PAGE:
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Out in the Black

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Andrew followed Kevin into the cramped pilot’s cabin. Wilds gave him a dirty look as he entered, still sore at him for what had happened to Gordon, but otherwise didn’t comment. The rest of the crew had quickly learned it was futile to complain that Andrew went wherever Kevin did. Still, it was obvious that she’d rather he wasn’t there, not only because the cabin really was too small for five people to fit into comfortably.

Boyd was in his normal spot at the helm, taking up far more space than was necessary. Andrew didn’t know his history, but he suspected he originated from a low-gravity planet, unlike Andrew and his twin brother who were born and raised on a planet with higher-than-average gravity, making them among the shortest adults he’d ever come across.

“Kevin,” said Wilds brusquely. “We found something.”

That piqued Andrew’s interest. There was nothing to be found this far out in the black; that was the whole point of them being here. They’d been out here for over fifteen solar days, drifting and licking their wounds following a near miss that claimed the life of one of the crew. Reynolds had been banging around in the engine room making alarming noises. Andrew half-expected her to blow them all up in her grief.

“What kind of something?” asked Kevin, his tone a mix of arrogance and curiosity.

Wilds gestured to the viewscreen. “Some kind of pod. It’s giving off a homing signal; that’s the only reason we found it.”

“Who is it calling?” demanded Andrew, aiming his question at Renee, who was sitting at her own console. She was probably the most talented communications specialist he’d ever met, her skills gained working for a giant, soulless organization that operated outside of strictly legal avenues. Not that the Fox’s operations were anything but illegal, but the majority of the crew was far too interested in bleeding heart altruism for Andrew’s taste.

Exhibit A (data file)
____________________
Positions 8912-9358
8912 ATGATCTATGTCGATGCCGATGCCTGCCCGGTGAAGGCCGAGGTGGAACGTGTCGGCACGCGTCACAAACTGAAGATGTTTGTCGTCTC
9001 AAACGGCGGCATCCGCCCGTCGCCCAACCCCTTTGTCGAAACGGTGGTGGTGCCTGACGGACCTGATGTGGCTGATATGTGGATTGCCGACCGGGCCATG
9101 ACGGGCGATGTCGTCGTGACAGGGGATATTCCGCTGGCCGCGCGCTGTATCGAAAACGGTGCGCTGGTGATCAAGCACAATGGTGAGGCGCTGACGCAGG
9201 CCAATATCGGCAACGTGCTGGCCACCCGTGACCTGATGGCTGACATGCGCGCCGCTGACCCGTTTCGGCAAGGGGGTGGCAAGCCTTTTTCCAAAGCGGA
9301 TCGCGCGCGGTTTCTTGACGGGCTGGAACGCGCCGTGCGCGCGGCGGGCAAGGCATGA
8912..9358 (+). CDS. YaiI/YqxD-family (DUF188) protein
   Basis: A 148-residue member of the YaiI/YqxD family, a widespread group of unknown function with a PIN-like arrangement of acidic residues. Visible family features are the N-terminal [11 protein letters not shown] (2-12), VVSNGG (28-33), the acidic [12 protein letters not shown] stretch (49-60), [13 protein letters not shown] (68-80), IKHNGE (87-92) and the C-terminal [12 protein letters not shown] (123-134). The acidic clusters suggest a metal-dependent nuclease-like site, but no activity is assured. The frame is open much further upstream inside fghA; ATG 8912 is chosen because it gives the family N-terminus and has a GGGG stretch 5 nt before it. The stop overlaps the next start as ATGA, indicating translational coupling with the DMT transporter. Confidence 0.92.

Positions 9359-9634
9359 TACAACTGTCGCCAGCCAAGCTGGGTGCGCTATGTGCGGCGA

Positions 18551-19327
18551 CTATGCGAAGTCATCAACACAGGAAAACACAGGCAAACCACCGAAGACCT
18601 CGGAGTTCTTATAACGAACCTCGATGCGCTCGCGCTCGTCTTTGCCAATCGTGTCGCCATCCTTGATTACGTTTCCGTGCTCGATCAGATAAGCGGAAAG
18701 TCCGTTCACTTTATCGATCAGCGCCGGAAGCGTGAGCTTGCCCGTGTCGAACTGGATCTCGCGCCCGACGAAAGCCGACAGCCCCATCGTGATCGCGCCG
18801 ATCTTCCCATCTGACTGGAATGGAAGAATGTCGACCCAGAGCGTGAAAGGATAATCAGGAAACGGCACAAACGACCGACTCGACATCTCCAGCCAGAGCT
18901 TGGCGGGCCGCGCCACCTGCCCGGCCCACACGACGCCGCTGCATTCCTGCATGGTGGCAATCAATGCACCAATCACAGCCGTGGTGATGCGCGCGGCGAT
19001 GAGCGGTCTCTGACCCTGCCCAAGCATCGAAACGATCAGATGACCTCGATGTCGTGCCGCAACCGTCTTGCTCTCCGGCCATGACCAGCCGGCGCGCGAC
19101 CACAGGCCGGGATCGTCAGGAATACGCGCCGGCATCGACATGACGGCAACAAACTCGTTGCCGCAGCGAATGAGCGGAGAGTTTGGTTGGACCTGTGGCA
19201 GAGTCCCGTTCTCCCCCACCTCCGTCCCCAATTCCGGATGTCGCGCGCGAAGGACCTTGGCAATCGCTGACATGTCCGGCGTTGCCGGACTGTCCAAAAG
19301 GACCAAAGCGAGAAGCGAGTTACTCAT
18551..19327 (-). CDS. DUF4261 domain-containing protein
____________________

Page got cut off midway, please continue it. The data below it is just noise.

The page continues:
“No one,” Renee answered, sounding slightly confused. “It’s not a long range signal, only one meant to prevent collisions. I’ve seen similar beacons used in asteroid fields.”

“What’s it doing out here?” asked Andrew in disbelief. They could spend a lifetime out here and never run into anything except space debris. It wasn’t a busy commercial port, or a commonly travelled transit lane, it was the goddamn empty expanse of space. And space was fucking big.

“Maybe it’s lost,” shrugged Renee.

“That’s beside the point,” said Wilds. “Do you recognize what it is, Kevin?”

“Looks like a supply pod,” answered Kevin, squinting at the readouts on Renee’s console. “The Empire uses them to ship goods long distances. I don’t know why one would be out here, though; they usually stick to commercial transit routes.”

“Trap?” asked Boyd.

“I don’t see how it could be,” said Kevin slowly. “This far out, who would it be targeting?”